Since the early 2000s, especially in the last ten years, the historical scholarship of twentieth-century anticommunism has turned transnational and has yet to look back. In collections such as Transnational Anti-communism and the Cold War: Agents, Activities, and Networks (2014) and New Perspective on the Transnational Right (2010), historians have expanded from the US-centric and, to a lesser degree, UK-centric focus on the subject matter. Instead, they examine anticommunism among Nordic and Swiss trade unions, the French organization Paix et Liberté, the International Council of Christian Churches (ICCC), and diasporic African intellectuals, to name a few groups. Of course, it is difficult to discount the roles of the US government and US citizens. Americans and their institutions, such as the fundamentalist minister Carl McIntire (vis-à-vis the ICCC) and the ubiquitous CIA (African intellectuals and Paix et Liberté), frequently pop up in these studies. Yet, as the editors of the 2014 volume above have argued, “the place of the United States as ‘orchestrator supreme’ of the anti-communist cause needs to be nuanced.”
Even the government- or state-centric orientation of scholarship should be tempered, at least somewhat, because historians have found more and more evidence of private actors and non-governmental organizations. Besides, anticommunists came from all walks of ideology: “from anarchism to the socialist left to conservative nationalism to Christian movements to the far right.” Under this umbrella, transnational activities were bound to occur. Even the Right, of which the editors of the other aforementioned 2010 volume take to mean “forces that ideologically defend inequality,” was just as capable of forming transnational networks as was the Left.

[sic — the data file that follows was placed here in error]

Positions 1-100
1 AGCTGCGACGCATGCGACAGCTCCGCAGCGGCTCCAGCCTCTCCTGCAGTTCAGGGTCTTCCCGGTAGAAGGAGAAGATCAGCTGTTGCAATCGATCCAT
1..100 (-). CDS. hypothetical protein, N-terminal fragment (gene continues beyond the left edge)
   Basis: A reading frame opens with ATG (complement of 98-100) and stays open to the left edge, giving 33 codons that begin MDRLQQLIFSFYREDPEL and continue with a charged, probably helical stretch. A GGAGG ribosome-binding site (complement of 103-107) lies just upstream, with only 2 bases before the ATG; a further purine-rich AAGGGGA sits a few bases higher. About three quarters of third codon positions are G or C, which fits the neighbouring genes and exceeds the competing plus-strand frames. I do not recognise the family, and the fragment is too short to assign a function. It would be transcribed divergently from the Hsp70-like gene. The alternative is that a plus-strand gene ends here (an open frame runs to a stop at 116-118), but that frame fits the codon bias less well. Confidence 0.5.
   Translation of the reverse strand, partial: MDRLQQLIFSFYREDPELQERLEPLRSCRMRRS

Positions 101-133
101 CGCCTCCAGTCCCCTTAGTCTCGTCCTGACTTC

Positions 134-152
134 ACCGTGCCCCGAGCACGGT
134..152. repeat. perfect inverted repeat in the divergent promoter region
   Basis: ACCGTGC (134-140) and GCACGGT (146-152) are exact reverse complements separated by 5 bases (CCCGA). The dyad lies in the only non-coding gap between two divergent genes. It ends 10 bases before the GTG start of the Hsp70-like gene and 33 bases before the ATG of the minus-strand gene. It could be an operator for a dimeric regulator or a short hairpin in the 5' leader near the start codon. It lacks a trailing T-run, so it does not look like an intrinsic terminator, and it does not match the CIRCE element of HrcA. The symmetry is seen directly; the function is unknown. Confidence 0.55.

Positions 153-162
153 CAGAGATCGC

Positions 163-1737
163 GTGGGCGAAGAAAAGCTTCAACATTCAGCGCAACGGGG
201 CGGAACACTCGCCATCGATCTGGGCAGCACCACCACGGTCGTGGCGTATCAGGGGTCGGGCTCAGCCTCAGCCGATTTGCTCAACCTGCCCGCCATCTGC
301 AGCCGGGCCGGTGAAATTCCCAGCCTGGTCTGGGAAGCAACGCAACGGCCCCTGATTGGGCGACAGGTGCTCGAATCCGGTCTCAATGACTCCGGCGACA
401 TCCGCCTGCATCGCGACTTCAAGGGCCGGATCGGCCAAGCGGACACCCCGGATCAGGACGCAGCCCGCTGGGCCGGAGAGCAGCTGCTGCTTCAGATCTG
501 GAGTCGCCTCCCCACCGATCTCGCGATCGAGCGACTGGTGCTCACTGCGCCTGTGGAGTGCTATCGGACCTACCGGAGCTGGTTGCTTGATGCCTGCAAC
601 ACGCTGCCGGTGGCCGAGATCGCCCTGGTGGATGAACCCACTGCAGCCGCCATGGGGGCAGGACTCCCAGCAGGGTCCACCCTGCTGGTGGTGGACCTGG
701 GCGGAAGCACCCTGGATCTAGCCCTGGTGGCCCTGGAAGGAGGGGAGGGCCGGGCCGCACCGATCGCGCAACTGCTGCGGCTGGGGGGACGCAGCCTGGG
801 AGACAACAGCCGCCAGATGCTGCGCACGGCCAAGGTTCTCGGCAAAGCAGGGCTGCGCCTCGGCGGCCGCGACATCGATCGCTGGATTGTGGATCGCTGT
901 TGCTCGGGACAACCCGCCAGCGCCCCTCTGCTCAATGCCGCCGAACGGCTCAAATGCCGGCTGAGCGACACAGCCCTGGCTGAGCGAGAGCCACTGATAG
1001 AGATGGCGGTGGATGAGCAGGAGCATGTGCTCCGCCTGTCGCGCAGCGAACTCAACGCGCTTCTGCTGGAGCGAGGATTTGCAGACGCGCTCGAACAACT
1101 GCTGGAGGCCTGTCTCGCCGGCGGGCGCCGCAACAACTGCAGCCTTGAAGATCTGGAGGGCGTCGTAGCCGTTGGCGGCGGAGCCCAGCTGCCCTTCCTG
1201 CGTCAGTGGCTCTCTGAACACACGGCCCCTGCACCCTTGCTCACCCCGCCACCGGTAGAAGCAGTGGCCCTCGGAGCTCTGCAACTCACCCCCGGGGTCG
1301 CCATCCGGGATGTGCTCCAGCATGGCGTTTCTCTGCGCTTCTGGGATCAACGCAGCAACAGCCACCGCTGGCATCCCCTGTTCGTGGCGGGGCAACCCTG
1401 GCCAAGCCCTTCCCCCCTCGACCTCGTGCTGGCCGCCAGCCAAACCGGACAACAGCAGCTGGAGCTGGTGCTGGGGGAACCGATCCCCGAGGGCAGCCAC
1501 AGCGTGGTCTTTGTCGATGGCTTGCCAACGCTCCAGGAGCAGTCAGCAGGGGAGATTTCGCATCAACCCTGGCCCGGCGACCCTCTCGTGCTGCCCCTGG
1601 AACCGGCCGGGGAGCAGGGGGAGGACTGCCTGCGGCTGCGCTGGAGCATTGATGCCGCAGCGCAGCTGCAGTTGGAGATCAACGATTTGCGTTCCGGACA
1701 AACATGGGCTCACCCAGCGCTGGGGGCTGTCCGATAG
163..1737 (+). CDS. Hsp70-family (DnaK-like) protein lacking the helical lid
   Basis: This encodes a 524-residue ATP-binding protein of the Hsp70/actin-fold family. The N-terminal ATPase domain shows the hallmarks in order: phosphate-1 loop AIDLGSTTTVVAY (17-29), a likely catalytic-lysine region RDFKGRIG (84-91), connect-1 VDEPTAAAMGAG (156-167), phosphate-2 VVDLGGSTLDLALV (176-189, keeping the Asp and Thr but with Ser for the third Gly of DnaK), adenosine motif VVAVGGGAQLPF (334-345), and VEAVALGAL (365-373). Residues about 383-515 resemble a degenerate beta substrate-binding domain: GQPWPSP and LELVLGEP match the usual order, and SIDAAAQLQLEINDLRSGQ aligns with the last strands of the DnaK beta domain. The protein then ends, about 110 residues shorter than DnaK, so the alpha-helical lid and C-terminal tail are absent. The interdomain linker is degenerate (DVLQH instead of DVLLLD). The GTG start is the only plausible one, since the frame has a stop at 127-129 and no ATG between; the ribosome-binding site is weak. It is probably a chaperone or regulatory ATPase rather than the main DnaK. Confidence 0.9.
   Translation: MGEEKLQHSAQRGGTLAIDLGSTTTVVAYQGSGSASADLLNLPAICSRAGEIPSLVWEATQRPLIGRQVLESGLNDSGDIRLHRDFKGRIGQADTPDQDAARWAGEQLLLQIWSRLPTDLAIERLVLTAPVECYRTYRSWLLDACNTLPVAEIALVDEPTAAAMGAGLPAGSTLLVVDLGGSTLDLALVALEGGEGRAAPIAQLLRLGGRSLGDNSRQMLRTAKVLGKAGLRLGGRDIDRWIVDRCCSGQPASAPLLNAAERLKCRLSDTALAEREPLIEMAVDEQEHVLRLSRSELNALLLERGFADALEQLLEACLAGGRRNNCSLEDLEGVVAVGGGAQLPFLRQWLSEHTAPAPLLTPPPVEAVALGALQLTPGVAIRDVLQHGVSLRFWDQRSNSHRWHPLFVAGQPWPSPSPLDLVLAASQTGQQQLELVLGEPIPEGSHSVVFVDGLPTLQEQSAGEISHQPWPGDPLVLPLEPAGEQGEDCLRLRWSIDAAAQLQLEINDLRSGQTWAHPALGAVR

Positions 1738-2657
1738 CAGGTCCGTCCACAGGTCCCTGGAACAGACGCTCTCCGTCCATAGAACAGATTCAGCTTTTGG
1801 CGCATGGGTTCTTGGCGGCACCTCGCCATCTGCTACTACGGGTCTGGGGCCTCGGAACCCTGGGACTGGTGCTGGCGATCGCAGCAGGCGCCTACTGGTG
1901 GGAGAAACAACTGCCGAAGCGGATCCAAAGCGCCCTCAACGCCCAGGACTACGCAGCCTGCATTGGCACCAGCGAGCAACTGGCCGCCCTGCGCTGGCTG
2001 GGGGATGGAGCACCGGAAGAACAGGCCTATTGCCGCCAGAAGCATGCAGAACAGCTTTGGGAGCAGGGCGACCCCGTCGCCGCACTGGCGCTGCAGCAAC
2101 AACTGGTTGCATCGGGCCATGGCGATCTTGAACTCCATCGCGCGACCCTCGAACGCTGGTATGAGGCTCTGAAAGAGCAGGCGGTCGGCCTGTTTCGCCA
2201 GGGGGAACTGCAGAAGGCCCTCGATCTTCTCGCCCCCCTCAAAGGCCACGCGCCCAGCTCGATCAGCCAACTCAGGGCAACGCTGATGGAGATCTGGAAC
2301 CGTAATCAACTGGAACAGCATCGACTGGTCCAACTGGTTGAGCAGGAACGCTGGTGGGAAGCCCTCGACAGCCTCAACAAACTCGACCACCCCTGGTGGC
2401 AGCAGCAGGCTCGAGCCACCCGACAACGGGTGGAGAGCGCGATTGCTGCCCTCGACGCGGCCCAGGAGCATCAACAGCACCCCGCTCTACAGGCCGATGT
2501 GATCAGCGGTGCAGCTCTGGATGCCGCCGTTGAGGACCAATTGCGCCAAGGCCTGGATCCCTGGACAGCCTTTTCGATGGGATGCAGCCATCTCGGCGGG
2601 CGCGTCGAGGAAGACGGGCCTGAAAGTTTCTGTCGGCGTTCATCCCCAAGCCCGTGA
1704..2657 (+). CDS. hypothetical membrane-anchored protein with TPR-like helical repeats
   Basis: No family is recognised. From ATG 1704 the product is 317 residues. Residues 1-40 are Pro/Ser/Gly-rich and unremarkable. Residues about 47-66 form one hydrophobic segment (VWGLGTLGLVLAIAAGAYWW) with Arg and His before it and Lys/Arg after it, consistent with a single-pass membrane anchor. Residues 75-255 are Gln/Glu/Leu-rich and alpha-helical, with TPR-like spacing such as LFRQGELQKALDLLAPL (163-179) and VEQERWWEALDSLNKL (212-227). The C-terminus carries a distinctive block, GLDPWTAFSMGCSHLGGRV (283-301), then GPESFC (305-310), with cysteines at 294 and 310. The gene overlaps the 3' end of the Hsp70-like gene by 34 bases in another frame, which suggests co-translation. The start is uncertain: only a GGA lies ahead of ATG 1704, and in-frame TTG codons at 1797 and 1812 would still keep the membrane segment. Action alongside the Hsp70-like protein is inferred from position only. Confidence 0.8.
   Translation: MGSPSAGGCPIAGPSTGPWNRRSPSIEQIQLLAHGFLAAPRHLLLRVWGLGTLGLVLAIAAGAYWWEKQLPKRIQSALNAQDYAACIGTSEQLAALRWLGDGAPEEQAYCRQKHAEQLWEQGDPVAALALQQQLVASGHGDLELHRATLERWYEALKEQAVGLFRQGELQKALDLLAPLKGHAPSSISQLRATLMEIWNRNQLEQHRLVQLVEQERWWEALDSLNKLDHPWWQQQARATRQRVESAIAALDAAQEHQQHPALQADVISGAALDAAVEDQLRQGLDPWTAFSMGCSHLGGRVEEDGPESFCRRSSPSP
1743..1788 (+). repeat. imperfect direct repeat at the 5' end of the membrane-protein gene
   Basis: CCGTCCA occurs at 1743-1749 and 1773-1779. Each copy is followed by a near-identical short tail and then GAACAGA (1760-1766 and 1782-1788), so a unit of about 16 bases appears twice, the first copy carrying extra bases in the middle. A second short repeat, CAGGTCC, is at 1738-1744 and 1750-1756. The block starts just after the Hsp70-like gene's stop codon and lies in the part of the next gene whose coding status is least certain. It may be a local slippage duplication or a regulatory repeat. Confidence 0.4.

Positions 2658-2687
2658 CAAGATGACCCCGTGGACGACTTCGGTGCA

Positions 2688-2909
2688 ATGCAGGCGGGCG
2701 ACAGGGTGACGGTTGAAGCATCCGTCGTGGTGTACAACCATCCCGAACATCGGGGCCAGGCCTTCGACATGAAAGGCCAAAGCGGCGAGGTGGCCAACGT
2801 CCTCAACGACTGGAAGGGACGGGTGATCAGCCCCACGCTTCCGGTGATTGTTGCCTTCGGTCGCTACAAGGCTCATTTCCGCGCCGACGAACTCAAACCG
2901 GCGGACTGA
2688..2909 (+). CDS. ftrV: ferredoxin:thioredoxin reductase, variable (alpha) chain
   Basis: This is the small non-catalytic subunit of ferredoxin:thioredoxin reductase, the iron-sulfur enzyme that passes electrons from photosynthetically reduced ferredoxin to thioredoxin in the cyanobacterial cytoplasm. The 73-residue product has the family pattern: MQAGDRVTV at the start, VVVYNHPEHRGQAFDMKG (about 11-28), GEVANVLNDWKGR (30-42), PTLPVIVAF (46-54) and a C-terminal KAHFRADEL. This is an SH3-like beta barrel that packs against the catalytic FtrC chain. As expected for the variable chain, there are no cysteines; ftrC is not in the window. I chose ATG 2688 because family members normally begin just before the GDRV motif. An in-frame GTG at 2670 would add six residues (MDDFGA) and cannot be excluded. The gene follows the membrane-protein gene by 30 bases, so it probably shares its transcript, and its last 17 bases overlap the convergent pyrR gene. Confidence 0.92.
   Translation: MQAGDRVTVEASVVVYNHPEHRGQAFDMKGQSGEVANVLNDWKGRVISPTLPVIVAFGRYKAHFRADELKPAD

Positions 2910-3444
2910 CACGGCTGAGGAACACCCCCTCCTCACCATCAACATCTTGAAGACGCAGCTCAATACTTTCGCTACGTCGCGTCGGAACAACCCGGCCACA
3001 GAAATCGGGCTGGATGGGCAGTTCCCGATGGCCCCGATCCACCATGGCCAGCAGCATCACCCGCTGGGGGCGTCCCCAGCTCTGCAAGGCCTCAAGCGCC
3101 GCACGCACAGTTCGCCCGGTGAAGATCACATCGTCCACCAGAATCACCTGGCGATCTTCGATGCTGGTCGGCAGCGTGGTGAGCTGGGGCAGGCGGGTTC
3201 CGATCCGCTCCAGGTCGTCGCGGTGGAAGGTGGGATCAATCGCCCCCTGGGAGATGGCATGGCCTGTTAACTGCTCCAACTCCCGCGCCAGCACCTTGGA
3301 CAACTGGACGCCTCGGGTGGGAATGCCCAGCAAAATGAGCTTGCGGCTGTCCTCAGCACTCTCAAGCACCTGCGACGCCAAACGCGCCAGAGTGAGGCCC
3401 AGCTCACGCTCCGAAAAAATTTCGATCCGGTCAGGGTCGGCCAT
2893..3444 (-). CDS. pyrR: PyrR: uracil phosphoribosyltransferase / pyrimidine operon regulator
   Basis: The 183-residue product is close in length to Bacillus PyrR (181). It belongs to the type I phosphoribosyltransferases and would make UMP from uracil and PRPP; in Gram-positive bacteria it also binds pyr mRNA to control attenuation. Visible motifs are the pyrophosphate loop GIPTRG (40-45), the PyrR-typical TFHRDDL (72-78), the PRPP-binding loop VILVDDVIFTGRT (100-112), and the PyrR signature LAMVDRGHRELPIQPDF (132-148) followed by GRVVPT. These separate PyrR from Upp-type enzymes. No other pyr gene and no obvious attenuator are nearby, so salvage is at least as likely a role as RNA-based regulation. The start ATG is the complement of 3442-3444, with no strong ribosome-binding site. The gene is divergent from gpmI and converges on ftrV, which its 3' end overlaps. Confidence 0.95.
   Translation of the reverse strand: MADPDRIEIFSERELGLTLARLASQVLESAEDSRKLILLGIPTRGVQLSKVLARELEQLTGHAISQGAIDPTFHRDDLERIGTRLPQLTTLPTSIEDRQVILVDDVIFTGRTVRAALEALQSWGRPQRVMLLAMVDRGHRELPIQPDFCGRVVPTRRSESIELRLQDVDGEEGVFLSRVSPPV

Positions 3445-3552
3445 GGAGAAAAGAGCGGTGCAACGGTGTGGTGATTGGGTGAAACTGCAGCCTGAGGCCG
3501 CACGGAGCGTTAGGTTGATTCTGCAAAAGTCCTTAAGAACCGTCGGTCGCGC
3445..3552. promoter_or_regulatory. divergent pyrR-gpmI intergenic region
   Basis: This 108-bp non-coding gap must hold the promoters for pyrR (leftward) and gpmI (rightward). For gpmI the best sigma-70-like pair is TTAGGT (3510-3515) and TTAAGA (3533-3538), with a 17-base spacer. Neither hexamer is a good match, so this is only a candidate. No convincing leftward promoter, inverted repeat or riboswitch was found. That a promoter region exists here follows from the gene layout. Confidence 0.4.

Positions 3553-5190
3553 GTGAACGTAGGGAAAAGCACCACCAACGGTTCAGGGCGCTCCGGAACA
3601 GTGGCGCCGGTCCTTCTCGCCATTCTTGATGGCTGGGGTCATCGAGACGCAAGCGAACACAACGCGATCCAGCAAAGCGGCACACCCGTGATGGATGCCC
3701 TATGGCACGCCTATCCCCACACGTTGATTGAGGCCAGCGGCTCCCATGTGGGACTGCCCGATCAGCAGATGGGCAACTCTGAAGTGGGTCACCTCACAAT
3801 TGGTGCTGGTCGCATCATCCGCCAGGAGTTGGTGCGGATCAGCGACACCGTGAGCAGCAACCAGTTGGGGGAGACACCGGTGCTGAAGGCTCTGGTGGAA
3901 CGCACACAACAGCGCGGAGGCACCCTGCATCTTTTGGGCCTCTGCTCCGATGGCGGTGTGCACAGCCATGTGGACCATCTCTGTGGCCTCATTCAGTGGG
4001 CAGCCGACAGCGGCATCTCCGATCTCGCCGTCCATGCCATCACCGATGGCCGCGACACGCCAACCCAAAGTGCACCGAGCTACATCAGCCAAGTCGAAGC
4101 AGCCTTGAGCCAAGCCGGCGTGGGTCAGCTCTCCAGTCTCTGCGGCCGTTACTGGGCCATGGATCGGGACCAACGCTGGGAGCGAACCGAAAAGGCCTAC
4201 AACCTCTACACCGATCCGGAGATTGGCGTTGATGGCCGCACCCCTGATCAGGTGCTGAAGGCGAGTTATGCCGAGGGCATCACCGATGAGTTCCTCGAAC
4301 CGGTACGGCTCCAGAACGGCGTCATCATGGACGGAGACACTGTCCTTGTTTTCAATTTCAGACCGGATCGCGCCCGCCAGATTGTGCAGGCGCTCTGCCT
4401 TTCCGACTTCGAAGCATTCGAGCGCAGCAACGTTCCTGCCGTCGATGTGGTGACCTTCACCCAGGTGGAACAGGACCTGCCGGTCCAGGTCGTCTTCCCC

Transnational anticommunism is the subject of a recent special section in the Journal of Contemporary History (JCH), 53:1 (January 2018). Guest-edited by two Europeanists, Marla Stone (Occidental College) and Giuliana Chamades (University of Wisconsin-Madison), it follows an article by the latter that was published in the same journal two years before this issue.
1. Entitled “The Vatican, Nazi-Fascism, and the Making of Transnational Anti-communism in the 1930s,” Chamades‘ article employs materials from the Vatican’s archives and argues that this institution’s fervent anticommunist stand during the interwar period was not predetermined but evolved from several factors. On the heels of the Russian Revolution, many Vatican officials wanted to establish relations with the Soviet Union in the hope of gaining territories dominated by the Orthodox Church. Between 1922 and 1927, both sides held formal meetings and negotiations. Although relations deteriorated by the end of this period, it was not until Eugene Pacelli, the future Pope Pius XII, became Secretary of State in 1930 that there emerged a major anticommunist shift in policy.